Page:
Set of scratch papers. Cluster of numerical solutions. Repetitive processes. These were what I had during last week’s discussion about Binary Arithmetic. Hahaha. However, I am really enjoying the topic. It boosts my analytical and logical thinking skills since I have to solve carefully and properly considering specific steps and rules. In binary arithmetic, one should be very cautious in solving because a single error can lead to the mistake as a whole in the final answer.
I have also gained the fact the in Binary Arithmetic, when you subtract two binaries, you can do it through the process of addition but still you always have to consider the negative and positive signs for accurate results. As we add binaries, I also learned about something new which is the term “overflow” on where the answer to an addition or subtraction problem exceeds the magnitude which can be represented with the allotted number of bits. The chance of overflowing in the final answer only happens in the same sign of integer being added but will never occur in binaries that has two different signs.
Moreover the topics about binary under number systems and the binary arithmetic are very essential in further understanding the language behind computers functions. Tackling deeper the idea of computer language allows us to value the computers more than of any numerical value it has in the processing unit.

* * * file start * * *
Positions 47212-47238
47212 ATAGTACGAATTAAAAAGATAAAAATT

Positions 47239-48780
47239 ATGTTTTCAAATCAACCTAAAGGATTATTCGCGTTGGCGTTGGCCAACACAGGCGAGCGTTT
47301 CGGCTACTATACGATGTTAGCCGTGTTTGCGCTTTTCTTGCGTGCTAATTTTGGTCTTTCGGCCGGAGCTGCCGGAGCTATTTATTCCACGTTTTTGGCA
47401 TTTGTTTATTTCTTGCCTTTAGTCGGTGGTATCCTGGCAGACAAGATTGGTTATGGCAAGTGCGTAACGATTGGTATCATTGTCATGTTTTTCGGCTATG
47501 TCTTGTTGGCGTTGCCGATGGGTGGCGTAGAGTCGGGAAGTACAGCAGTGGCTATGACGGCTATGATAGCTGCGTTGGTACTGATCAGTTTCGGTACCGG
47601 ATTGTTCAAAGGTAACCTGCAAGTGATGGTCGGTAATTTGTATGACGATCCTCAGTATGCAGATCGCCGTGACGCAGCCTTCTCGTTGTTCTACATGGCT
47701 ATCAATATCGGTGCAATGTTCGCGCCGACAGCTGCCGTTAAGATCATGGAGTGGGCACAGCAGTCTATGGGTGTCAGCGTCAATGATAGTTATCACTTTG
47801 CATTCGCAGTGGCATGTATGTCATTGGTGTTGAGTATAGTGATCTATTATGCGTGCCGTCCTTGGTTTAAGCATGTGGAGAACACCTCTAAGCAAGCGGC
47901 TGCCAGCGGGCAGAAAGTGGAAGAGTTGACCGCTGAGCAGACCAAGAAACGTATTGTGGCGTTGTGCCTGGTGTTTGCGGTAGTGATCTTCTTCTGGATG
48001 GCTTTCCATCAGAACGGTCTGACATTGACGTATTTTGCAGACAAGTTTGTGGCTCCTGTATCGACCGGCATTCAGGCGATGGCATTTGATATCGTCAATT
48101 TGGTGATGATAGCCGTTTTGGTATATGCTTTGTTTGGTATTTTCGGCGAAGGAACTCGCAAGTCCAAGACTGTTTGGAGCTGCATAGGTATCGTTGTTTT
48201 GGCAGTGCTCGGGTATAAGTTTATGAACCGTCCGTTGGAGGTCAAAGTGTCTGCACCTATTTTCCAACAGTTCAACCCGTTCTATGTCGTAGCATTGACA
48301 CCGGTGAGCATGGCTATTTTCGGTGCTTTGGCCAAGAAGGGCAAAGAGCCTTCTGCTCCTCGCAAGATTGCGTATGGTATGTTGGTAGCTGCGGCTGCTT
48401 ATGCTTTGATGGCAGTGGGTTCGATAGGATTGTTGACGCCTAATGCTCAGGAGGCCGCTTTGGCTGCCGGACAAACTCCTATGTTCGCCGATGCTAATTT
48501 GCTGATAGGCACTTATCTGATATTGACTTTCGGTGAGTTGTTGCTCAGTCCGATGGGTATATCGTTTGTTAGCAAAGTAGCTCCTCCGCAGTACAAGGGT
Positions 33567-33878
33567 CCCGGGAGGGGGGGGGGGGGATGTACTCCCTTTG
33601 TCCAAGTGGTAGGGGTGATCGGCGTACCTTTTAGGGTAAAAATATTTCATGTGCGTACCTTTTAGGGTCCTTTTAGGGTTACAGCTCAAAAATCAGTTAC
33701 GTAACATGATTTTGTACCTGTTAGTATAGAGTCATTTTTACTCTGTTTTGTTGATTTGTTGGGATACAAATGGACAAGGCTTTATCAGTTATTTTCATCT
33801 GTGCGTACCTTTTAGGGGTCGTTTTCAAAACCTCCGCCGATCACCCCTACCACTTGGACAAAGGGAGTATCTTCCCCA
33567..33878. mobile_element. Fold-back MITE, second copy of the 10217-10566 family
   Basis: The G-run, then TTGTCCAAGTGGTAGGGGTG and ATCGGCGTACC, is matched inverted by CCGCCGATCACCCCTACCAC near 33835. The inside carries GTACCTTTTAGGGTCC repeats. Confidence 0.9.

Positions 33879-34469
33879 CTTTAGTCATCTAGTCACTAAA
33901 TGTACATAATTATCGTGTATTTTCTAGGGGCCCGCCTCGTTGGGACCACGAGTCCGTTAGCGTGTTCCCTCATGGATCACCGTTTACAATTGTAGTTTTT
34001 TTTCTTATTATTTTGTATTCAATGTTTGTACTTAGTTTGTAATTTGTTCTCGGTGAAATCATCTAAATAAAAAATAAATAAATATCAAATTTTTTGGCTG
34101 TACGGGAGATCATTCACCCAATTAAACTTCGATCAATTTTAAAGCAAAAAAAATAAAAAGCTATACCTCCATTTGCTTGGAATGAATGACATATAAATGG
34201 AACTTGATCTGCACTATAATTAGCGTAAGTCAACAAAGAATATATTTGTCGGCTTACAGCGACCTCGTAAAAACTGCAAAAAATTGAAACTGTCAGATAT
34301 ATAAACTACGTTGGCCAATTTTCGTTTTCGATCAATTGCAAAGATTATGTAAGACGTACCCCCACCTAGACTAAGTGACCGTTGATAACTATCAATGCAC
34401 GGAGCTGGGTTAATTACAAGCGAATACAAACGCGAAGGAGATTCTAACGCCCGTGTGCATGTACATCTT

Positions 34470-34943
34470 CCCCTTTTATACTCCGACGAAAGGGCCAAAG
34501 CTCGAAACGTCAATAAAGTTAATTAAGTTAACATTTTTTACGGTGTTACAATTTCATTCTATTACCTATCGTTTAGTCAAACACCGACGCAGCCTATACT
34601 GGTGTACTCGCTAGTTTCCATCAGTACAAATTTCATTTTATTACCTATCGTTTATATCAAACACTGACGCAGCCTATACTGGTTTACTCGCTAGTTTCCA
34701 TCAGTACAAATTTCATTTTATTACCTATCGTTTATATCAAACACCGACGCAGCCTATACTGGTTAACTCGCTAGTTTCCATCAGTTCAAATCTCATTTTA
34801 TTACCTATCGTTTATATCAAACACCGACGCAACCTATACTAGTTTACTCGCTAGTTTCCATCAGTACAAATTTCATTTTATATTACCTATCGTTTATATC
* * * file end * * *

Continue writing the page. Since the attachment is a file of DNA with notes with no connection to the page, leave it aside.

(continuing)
Hence, the week’s topic is like solving “detective’s cases” and can be related into Polya’s Heuristics on where you always have to see, plan, do and review in solving a problem. Parallel to this, in binary arithmetic, you also have to SEE the binaries given, the number of bits and the signs of the numerical values which may serve as your clues in solving the problem. Then, you’re going to PLAN whether you’ll be doing the 1s and 2s complement, add bits to the given so that you can satisfy the bits required. After planning, you’ll finally be solving it! Yes, you’ll DO the principles of addition and carrying numerical bits upon computation. Lastly, you’ll have to REVIEW it again, to see if the answer you have acquired is right on where you can convert the binary to decimal and check whether the integer is matched with the right answer solved outside binary principles.
The activity/ exercise was also exciting because we are challenged to solve the problems carefully so that we will be able to come up with the same answers that our partners have. Each partners seemed to interact well and assist each other whenever one of them are having a hard time in solving a specific item. Hahahaha, which is a good thing! Others who understand the topic very well can give a helping hand to those who are coping up.
Special Question for the Week:
If only DEAD people understand hexadecimal, how many people understands hexadecimal? HINT: There are 10 types of people, those who understand binary and those who don’t. Since DEAD means an actual number counts it corresponds to a hexadecimal language which has a counterpart in the binary system: D=13, E=14, A=10, D=13
Using the process of Hexadecimal to decimal conversion, I have found out that there are 57005 people who can understand hexadecimal language. Hence, there are only 2 types of people, those who understand binary and those who don’t.